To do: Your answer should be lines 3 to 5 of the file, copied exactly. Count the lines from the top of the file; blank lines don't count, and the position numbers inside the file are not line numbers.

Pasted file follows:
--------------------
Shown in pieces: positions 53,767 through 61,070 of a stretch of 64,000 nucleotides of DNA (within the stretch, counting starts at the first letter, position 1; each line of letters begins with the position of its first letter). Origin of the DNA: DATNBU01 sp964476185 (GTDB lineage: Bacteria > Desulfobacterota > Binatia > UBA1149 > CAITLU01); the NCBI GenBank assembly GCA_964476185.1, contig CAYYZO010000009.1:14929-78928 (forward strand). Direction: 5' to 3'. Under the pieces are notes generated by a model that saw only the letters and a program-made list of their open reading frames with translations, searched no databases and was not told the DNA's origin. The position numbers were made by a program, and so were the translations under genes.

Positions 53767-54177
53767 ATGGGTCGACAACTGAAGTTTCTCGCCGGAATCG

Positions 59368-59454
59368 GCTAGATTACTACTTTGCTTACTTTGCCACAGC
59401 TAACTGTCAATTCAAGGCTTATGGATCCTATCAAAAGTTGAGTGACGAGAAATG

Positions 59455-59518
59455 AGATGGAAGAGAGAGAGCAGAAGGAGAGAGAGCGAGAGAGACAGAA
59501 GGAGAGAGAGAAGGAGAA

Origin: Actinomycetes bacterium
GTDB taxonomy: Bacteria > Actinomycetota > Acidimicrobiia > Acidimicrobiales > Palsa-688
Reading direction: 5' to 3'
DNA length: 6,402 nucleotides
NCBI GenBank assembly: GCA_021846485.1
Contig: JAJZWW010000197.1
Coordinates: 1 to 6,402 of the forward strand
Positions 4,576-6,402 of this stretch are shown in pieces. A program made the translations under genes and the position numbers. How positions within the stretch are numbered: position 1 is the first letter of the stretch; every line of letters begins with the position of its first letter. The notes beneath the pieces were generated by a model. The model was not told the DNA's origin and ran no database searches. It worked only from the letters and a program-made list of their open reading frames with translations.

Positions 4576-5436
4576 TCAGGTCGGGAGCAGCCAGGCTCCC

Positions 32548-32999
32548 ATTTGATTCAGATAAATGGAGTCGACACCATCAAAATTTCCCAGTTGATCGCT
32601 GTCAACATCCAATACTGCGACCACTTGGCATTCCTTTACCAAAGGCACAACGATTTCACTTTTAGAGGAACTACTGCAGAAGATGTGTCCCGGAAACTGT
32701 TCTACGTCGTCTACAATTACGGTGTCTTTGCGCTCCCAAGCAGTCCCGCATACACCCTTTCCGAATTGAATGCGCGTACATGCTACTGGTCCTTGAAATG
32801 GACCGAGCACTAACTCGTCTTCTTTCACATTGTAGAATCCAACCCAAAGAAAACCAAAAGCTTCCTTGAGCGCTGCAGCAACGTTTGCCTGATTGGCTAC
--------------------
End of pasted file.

53767 ATGGGTCGACAACTGAAGTTTCTCGCCGGAATCG

Positions 59368-59454
59368 GCTAGATTACTACTTTGCTTACTTTGCCACAGC